The most intriguing aspect of yesterday's Orioles shake-up wasn't the most obvious. Everybody knew Sam Perlozzo was managing on borrowed time. Nobody knew that owner Peter Angelos actually could see the bigger picture.
If it is true that he is hammering out a deal to make former Twins and Cubs executive Andy MacPhail the highest-ranking nonfamily member in the Orioles organization, it might be a sign that he finally has figured out that traditional management principles are traditional for a reason.
Remember, this is the owner who insisted nearly a decade ago that the conventional baseball operations hierarchy was obsolete and created a new paradigm that turned out to be worth less than a pair of dimes. He renamed and redefined the general manager position, then split it into a two-headed hybrid that only magnified the widely held impression that no one in his front office had any real authority.
No disrespect to Mike Flanagan and Jim Duquette, who have developed a pretty good working relationship over the past couple of years, but the pursuit of MacPhail might be an indication that Angelos finally recognizes the organizational credibility problem that he created. Even if the current front office is moving the team in the right direction, the fans have become too jaded to stay onboard.
Enter MacPhail, who won two world titles as general manager of the Twins and came within a deflected foul ball of the World Series a few years ago as president of a long-suffering Cubs organization that hasn't been to the Fall Classic since 1945.
He is expected to be named chief operating officer of the franchise, which in itself would be a striking change in organizational hierarchy. The closest thing to a COO previously was the recently departed Joe Foss, but he was largely a business-side guy. MacPhail presumably would oversee the entire front office and have sweeping authority to revitalize the baseball operation.
His record - and a legendary baseball lineage that includes two Hall of Fame executives - says he will do that if Angelos really has had an epiphany and gives MacPhail the autonomy to act dynamically to change the direction of the team.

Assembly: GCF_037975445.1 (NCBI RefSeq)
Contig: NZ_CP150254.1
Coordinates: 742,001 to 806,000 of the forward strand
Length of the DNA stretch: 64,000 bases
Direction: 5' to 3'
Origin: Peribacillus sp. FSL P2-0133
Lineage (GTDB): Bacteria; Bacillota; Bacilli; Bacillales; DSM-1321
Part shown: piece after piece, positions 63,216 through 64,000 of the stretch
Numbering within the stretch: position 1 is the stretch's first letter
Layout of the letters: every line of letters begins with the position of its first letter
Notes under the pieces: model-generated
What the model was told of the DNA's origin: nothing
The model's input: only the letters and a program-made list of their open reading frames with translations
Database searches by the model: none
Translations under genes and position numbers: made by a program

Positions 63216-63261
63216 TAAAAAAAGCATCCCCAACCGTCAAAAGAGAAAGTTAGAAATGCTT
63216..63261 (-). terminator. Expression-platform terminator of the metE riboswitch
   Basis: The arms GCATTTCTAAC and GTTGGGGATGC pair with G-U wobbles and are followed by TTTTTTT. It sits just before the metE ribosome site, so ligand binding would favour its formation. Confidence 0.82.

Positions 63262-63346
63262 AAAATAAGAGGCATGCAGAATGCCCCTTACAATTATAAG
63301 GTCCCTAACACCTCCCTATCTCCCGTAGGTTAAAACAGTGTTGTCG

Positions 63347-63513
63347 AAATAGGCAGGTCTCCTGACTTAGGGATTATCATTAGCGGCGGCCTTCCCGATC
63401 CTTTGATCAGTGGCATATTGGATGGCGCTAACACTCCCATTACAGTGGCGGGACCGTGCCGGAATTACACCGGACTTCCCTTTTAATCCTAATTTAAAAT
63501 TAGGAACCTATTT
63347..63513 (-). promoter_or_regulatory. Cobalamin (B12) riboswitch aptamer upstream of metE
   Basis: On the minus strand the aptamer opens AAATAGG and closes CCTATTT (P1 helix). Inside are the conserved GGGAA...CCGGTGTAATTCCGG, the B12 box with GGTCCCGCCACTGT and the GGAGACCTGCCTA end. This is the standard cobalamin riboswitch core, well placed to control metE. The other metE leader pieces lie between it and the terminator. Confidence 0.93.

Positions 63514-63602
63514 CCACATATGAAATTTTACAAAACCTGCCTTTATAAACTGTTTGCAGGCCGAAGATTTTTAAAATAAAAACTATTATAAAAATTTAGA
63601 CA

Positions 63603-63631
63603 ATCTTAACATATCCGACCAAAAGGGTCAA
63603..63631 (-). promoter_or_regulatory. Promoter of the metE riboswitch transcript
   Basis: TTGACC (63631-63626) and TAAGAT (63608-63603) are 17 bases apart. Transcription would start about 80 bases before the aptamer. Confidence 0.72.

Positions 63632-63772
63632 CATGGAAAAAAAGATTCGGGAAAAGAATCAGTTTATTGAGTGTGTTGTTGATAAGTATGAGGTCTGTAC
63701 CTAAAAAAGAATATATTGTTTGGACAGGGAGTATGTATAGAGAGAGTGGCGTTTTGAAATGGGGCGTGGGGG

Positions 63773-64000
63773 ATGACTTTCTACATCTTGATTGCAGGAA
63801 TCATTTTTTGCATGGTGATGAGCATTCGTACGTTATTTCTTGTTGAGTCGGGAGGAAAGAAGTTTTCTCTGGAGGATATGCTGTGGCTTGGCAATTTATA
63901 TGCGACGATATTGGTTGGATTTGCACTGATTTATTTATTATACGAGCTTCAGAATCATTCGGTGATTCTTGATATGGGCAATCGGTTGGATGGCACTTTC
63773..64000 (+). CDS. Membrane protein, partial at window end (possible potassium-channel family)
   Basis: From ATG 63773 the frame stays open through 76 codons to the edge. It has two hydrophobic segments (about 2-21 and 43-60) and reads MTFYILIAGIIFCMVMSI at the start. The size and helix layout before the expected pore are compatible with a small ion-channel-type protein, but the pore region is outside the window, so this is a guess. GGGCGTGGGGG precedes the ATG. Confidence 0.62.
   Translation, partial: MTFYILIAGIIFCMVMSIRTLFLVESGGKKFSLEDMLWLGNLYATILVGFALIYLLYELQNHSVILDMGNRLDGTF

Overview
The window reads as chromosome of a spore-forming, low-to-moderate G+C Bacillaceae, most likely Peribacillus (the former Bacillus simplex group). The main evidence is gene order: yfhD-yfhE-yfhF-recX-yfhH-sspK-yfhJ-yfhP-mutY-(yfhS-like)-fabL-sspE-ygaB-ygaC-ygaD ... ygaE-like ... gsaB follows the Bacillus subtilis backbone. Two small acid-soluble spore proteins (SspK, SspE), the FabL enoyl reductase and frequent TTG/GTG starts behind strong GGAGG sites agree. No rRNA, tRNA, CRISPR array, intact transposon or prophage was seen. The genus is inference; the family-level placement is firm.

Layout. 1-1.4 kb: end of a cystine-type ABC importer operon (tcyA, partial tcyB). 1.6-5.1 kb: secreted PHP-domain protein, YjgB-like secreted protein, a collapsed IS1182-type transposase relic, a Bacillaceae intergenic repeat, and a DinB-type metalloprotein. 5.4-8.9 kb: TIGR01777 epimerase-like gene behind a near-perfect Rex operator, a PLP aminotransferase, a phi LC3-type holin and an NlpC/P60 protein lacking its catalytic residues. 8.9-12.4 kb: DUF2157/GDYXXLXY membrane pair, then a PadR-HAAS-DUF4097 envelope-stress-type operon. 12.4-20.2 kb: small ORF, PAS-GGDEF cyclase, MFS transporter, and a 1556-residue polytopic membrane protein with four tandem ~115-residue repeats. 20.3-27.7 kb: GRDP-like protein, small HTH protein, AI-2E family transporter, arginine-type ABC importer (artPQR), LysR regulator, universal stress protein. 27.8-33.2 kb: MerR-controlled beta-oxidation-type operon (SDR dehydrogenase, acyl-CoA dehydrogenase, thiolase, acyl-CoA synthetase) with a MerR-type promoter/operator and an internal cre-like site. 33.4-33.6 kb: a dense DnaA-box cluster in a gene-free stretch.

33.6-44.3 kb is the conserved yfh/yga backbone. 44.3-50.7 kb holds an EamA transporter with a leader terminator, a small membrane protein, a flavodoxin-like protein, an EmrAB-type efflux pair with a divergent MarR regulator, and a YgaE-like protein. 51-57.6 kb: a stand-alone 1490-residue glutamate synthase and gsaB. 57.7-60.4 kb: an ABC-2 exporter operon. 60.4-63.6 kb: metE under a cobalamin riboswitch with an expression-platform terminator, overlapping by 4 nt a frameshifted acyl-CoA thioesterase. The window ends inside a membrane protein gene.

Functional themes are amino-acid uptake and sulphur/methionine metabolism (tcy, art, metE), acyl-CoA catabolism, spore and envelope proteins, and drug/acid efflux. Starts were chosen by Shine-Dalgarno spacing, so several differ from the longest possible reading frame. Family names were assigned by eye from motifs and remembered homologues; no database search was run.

Of course, Angelos' record would argue against his giving up so much authority, but we can dream. Perhaps it has finally dawned on him that 2 million empty seats a year can't be wrong. That's the difference between the team's record attendance in 1997 (3.7 million) and the 1.7 million or so the Orioles figure to draw this year.
If nothing else, it's probably fair to assume that MacPhail wouldn't take the job without some kind of assurance that he'd be able to run the club without undue interference from above. And it's only logical to conclude that Angelos would not add another big salary to the club's executive payroll if he didn't intend to exploit MacPhail's tremendous experience and expertise.
Sure, it's risky mentioning logic and the Orioles in the same paragraph, but Angelos clearly was impressed with MacPhail when the two worked together on baseball's collective bargaining committee in 2002 and 2006. They developed a friendship and mutual respect that, just maybe, could create the kind of working relationship that allows the Orioles to bloom.
It would be easier to be cynical right now. Everybody knows that Angelos didn't think twice about overruling highly respected GM Pat Gillick after bringing him to Baltimore in 1995. He has always held the reins tightly in this organization, so giving real authority to anyone would be a major departure.
What makes that more plausible now are the circumstances that have conspired to put the team in such a desperate situation. The Orioles are on their way to a 10th straight losing season. The continuing decline in gate receipts and other ballpark revenue is blunting the positive economic impact of the Mid-Atlantic Sports Network. The fans are becoming increasingly vocal in their discontent.
In short, the team has become a personal embarrassment at just the point when Angelos believed it would be ready to turn a corner.
That's why he approved the firing of Sam Perlozzo, even though it was the baseball equivalent of putting a Band-Aid on a broken neck.
To his credit, he also figured out what really needed to be fixed and appears to have found someone to fix it.
Listen to Peter Schmuck on WBAL (1090 AM) at noon on Saturdays and Sundays.